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UK narrowly avoided recession in 2022 as economy flatlined
10 February 2023

The UK’s economy flatlined in the last three months of 2022, helping it to avoid a recession by the thinnest of margins, new data show.

The Office for National Statistics recorded 0.0% growth in gross domestic product (GDP) in the fourth quarter.

Anything below zero would have pushed the economy into recession. A recession is generally defined in the UK as two quarters of declining GDP in a row and the economy contracted 0.2% in the third quarter.

The ONS said that when counting to two decimal places, the UK eked out a tiny 0.01% growth. These figures might be revised in late March when the ONS looks again.

It came as December’s GDP figures showed that the economy shrunk by 0.5%, in part due to strikes and the World Cup, as the Premier League took a break.

Darren Morgan, ONS Director of Economics, said: “The economy contracted sharply in December meaning, overall, there was no growth in the economy over the last three months of 2022. In December public services were hit by fewer operations and GP visits, partly due to the impact of strikes, as well as notably lower school attendance.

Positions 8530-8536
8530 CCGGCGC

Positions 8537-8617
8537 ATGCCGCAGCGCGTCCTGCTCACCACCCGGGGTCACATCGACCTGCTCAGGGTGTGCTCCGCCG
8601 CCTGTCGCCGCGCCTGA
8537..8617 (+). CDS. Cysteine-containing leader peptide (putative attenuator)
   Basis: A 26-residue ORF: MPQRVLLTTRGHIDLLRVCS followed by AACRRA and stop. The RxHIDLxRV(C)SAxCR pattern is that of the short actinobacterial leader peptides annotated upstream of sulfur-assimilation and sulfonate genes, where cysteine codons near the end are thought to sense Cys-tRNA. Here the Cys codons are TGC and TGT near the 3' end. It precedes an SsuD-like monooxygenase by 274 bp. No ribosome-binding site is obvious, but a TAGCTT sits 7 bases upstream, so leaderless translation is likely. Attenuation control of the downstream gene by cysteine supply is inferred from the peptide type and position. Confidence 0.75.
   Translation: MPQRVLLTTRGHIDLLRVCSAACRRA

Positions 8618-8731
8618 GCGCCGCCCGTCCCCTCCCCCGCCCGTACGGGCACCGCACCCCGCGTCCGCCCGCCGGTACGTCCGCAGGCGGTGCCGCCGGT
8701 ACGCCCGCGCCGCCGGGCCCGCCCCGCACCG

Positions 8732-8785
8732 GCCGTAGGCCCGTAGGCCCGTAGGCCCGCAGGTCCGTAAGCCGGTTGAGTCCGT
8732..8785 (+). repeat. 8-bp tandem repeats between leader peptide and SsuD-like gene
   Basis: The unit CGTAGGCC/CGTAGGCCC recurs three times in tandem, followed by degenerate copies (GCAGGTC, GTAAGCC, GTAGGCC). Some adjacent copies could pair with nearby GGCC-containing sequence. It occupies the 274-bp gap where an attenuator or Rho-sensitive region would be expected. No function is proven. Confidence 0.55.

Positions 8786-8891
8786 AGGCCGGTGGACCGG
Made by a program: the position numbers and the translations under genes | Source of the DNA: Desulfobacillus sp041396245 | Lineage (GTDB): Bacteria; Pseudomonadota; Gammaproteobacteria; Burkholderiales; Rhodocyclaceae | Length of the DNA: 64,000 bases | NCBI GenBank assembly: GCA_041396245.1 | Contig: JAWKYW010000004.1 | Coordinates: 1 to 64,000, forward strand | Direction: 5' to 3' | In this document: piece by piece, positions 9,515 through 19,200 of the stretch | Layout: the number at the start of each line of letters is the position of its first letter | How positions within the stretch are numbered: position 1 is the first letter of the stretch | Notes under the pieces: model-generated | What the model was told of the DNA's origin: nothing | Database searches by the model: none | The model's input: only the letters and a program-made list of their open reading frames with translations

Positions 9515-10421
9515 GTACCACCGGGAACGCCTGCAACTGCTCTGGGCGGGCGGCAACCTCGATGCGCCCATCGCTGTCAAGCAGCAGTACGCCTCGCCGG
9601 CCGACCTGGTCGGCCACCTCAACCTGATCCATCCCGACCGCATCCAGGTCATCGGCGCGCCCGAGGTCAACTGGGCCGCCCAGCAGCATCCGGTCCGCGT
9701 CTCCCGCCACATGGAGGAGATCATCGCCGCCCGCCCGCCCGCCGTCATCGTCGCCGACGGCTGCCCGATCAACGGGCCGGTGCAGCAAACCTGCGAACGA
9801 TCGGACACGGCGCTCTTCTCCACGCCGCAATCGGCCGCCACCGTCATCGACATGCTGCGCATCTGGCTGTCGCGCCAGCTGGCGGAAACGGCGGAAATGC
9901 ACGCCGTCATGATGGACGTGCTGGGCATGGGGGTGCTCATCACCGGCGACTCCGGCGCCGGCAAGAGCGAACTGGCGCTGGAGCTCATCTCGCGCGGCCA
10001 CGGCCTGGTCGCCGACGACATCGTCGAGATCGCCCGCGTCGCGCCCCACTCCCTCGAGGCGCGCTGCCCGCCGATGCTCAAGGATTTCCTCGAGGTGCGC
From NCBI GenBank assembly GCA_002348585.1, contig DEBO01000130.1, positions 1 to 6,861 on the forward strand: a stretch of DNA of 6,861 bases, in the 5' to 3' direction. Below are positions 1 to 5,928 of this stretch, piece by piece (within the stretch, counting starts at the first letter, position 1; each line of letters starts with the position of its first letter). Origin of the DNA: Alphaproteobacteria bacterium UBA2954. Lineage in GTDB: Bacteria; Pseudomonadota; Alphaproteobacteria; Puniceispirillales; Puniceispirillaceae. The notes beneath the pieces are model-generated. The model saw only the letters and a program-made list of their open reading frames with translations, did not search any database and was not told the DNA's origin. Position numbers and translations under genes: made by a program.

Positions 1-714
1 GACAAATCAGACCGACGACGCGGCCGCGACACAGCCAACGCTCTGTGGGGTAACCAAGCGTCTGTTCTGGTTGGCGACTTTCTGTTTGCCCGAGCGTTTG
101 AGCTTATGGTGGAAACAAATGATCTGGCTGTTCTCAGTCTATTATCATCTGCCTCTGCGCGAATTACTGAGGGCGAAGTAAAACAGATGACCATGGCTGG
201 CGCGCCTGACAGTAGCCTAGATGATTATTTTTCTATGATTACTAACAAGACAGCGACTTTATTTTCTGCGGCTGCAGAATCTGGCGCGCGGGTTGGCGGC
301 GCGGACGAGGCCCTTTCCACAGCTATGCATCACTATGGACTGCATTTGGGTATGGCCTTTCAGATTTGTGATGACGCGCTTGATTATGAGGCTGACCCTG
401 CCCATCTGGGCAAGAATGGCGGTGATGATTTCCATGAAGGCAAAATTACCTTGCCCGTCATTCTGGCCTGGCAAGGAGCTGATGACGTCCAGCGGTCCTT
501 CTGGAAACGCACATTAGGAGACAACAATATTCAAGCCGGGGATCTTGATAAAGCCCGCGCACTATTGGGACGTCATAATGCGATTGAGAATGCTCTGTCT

“Meanwhile, the break in Premier League football for the World Cup and postal strikes also caused a slowdown.”

Chancellor Jeremy Hunt said that the UK is “not out the woods yet” and said that the country could have some of the best growth prospects in Europe if it sticks to his plan.

He continued: “Our economy is more resilient than many feared. However, we are not out the woods yet, particularly when it comes to inflation. If we stick to our plan to halve inflation this year, we can be confident of having amongst the best prospects for growth of anywhere in Europe.”

Retail sales volumes were estimated to have dropped by 1% in December, marking the second month of decline, according to ONS. It was far worse than the 0.5% rise that experts had been expecting, according to a consensus from Pantheon Macroeconomics.

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